(Tech Xplore)—Researchers have built a locust-inspired robot that is just 5 inches (13 cm) long and weighs 23 grams, but despite its small size can jump 11 feet (3.35 m) high and cover a horizontal distance of 4.5 feet (1.37 m). This jump height is more than twice the height of similar-sized jumping robots, and is 25 times higher than its own length. The robot could have applications in search-and-rescue missions, reconnaissance, and environmental monitoring in rough terrain.
The team of researchers, Valentin Zaitsev, et al., that developed the miniature jumping robot is from Tel Aviv University and Ort Braude College, both in Israel, which inspired the name of the robot: TAUB (Tel Aviv University and Braude College).
"We demonstrate a design that is closer to nature," Zaitsev told Tech Xplore. "In addition, the design enables a significant increase in stored energy. Both these aspects result in better performance compared to previous robotic designs."
As the researchers explained, the main reason why TAUB can jump so much higher than previous robots is because of its ability to store significantly more energy in the torsion springs in its "leg joints." It does this by using a simple lever mechanism inspired by the way that the desert locust jumps by using its strong hind legs to catapult itself into the air.
The locust catapults itself in a three-stage process. First, the legs are bent in the preparation stage. Then the legs are locked in place at the joint. Finally, a sudden release of the flexor muscle on the upper leg unlocks the joint and causes a rapid release of energy. This creates a fast kicking movement of the legs that propels the locust into the air.
Instead of attempting to produce an exact imitation of the entire locust body and jumping procedure, the researchers focused on some of the specific biomechanical features of the locust's highly successful jump mechanism.
The TAUB robot's jump mechanism is based on a tendon-like wire that connects a miniature electric motor on its body to the ends of its legs. When the motor rotates, the wire pulls both tibias (lower legs) toward the body, storing the required energy. A special locking mechanism holds the legs securely in place after loading completes. When the motor spins in reverse, uncoiling the wire, at a certain point it unlocks the legs, causing the torsion springs at the joints to quickly release their stored energy. This in turn produces a kicking movement similar to that of the legs of the locust.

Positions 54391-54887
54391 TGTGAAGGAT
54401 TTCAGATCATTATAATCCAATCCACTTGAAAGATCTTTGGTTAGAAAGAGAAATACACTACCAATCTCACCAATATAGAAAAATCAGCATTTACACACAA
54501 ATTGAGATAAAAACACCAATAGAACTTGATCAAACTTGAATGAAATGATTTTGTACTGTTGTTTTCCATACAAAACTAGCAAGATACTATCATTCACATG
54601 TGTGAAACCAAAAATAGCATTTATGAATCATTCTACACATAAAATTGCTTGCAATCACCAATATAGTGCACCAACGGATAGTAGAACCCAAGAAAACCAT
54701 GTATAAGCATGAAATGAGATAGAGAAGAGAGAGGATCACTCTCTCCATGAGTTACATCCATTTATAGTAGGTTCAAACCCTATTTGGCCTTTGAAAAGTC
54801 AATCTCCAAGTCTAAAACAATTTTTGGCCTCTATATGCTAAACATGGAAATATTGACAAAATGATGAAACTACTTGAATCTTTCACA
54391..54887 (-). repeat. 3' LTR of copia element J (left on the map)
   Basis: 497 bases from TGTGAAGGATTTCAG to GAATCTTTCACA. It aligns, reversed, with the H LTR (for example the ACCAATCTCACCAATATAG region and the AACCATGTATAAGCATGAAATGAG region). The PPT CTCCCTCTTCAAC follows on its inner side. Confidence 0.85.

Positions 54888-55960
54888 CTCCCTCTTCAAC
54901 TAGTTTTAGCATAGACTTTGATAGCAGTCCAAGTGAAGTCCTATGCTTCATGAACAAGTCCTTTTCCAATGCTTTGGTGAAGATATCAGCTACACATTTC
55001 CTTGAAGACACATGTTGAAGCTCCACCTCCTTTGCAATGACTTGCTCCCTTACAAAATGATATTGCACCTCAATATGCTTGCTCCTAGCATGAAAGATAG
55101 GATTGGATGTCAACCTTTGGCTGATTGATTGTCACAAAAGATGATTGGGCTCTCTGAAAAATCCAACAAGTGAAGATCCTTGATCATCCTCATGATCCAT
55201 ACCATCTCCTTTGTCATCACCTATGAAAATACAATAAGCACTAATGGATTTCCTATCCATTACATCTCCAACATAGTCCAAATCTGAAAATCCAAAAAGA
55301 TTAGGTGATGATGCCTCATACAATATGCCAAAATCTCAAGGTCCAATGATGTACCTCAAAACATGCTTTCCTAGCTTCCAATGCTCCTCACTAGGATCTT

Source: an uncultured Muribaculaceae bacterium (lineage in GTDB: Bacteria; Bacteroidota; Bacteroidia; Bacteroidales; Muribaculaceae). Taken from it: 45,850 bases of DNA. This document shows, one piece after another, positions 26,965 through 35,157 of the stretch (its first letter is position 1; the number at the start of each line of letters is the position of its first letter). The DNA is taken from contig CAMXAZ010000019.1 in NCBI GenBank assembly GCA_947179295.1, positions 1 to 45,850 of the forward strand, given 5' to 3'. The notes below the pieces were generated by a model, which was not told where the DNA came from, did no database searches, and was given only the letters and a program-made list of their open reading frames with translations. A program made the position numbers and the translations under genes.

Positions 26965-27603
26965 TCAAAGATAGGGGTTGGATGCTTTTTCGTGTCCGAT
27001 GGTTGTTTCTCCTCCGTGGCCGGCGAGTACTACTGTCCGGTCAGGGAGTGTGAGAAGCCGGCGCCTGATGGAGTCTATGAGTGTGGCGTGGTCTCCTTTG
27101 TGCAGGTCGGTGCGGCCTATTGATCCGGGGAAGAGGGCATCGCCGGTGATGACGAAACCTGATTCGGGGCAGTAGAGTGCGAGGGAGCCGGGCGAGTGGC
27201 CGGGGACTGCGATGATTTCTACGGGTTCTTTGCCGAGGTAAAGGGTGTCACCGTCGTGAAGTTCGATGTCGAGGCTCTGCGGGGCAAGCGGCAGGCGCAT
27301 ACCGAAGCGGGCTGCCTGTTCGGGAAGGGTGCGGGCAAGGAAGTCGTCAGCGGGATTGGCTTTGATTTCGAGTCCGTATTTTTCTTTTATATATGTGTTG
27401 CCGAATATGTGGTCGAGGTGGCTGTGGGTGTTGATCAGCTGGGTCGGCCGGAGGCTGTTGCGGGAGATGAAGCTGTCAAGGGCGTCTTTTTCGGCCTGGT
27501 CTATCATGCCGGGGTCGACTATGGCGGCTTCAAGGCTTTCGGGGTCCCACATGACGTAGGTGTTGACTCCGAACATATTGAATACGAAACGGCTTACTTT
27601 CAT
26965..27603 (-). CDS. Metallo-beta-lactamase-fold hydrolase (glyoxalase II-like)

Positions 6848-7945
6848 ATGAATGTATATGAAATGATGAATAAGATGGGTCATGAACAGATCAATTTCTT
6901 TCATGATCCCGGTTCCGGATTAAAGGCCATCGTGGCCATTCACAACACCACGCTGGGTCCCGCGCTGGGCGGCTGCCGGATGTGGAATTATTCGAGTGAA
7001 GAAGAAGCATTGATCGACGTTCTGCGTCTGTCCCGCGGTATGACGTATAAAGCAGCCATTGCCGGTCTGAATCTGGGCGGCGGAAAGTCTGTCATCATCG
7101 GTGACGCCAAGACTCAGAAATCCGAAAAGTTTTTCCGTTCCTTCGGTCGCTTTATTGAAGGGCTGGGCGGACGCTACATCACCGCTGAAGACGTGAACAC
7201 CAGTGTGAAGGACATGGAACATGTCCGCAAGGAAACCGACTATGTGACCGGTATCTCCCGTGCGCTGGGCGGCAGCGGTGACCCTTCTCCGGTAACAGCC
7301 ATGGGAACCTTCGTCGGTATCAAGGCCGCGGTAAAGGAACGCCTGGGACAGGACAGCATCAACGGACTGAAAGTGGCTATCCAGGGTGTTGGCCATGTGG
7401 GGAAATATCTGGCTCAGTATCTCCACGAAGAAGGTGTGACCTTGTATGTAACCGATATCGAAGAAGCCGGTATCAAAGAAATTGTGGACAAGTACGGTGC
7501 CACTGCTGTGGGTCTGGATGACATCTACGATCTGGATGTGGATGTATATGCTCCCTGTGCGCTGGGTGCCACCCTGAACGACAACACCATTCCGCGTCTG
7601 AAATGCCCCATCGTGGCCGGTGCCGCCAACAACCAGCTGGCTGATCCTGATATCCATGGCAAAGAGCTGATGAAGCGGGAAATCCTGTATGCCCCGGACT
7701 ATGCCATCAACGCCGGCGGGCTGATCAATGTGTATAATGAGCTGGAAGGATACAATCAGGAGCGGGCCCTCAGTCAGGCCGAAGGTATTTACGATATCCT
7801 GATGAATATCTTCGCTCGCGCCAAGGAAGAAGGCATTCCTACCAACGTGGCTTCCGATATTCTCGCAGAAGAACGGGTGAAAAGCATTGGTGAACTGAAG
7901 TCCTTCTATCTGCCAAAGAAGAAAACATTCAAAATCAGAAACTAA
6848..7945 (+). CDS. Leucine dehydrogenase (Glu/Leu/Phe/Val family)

The robot design is fairly simple: its body was printed on a 3D printer using ABS plastic (the same material that Legos are made of), the legs are made of stiff carbon rods, and the torsion springs are made of music wire steel. The braided tendon-like wire is similar to fishing line. A small on-board battery powers the robot, which is remotely controlled using an on-board microcontroller.
The researchers are currently working on a gliding mechanism that will enable the robot to extend its jumping range, lower its landing impact, execute multiple steered jumps, and stabilize the robot while airborne. Stability is particularly important because when the robot's center of mass deviates by even a few millimeters, the robot can roll in the air. Rolling makes it difficult to steer the robot, wastes energy, and makes landing more complicated.
"We plan two main goals," Zaitsev said. "The first is a jumping-gliding mechanism that will increase the robot's range and stabilize the robot while airborne. This mechanism, which is also inspired by the locust, will allow the robot to execute multiple jumps and to perform steering actions. The second goal is to develop a jumping mechanism with the ability to right itself, which will also incorporate the ability to perform control steering. In such a way, the robot will be able to navigate in a specified area."